remember that http is unencrypted; anyone sniffing your traffic will be able to do whatever you are doing, including picking up any userid and password you are using to secure the application. Make sure you do everything via https / ssl (which can be a pain to set up; you'll need to generate your own certificate and key).

I'd recommend using the freeSSHD daemon; this lets you ssh into a windows box and run stuff right in the command shell. It's a free download, and it's ssh, so it's reasonably secure. Putty is a pretty good ssh client for windows.
posted by jenkinsEar at 8:32 PM on January 21, 2008 [1 favorite]

Personally, I would write CGI scripts in perl to wrap the system commands you want to do, sanitizing all the input as appropriate. That's mainly because it's what I'm used to - YMMV.

From the sounds of it though you want 2 things.. you have a public website, and some code to run on your home computer.
The elegant way would be to set up the perl (or whatever) CGI scripts on your home PC + a webserver to act as web-services, then have that open only to the public webserver to call those functions as necessary.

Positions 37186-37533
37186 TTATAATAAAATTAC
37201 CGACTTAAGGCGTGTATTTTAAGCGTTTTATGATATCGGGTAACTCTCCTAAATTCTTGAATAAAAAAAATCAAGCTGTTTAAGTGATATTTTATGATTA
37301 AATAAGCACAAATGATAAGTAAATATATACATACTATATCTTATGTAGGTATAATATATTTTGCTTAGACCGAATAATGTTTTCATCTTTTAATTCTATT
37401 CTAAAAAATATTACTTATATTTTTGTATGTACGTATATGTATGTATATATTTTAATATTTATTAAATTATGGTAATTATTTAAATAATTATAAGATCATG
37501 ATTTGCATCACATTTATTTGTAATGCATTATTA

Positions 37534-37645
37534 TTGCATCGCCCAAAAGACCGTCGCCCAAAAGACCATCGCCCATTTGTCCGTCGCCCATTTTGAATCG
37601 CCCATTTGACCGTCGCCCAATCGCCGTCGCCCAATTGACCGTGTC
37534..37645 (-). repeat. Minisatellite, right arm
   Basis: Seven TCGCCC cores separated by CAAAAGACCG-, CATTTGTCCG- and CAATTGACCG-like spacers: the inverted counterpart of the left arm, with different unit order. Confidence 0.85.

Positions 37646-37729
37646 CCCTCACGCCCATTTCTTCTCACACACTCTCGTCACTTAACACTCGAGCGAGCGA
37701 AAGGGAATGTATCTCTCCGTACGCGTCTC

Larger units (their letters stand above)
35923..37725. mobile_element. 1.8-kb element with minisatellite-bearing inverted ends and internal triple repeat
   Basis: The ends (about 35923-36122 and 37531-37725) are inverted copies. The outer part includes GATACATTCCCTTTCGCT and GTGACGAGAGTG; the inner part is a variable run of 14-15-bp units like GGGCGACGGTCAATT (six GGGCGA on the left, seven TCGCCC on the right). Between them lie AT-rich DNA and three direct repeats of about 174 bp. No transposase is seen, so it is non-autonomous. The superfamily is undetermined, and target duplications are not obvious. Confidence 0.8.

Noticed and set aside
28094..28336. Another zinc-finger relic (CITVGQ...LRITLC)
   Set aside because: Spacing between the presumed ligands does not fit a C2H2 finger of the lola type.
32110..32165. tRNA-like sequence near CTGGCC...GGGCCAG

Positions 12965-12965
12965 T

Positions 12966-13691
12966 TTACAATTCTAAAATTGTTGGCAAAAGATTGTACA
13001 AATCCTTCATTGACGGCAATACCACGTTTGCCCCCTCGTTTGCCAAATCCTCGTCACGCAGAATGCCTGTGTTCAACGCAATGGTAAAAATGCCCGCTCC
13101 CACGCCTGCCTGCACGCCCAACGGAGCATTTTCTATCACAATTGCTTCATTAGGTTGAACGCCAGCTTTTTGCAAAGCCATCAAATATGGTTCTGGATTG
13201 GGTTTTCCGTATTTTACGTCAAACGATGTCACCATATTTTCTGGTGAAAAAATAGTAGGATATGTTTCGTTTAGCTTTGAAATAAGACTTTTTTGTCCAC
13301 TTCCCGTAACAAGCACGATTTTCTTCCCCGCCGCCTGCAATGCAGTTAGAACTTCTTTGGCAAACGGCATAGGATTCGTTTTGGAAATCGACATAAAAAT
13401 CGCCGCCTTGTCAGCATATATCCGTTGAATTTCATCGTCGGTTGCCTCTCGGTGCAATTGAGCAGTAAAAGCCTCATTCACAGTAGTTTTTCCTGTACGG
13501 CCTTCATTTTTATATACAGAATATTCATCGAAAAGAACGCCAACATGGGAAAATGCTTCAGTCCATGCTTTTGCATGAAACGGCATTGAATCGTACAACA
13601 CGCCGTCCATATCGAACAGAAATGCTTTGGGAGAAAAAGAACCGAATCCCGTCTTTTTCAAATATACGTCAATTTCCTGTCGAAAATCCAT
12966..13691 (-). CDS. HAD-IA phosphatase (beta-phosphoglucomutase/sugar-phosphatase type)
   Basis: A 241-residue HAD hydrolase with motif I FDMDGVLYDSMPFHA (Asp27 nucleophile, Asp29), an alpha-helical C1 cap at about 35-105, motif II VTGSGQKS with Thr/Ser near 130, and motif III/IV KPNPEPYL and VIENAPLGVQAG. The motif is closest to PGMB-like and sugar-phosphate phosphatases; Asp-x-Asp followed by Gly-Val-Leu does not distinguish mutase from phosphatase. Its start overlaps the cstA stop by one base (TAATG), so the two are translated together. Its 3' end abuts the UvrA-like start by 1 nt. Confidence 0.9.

posted by TravellingDen at 8:55 PM on January 21, 2008

I'm not exactly running arbitrary executables via the web, only ones that are already on the server.

That IS running an arbitrary executable. If you're trying to open up a way to run any executable on the box, certainly any attacker who gained the same ability could use that to download and execute anything whatsoever (ftp.exe is already on the box too, for example.)

I'm not saying it would be impossible, I'm just saying that everything is going to be set up to avoid the slightest possibility of this successfully working by accident. So you would probably need to thoroughly understand all of the security measures in the scripting language, web server, filesystem, and OS to properly disable everything, which will most likely be a huge pain in the butt.

jenkinsEar has the best point here, I think. A lower-security alternative to SSH is telnet and there's a telnet client on every Windows box (Of course most Linux (and OSX?) clients will probably have both telnet and SSH clients already). There's also Remote Desktop Web Connection if you'll always be doing this from Windows clients.
posted by XMLicious at 6:57 AM on January 22, 2008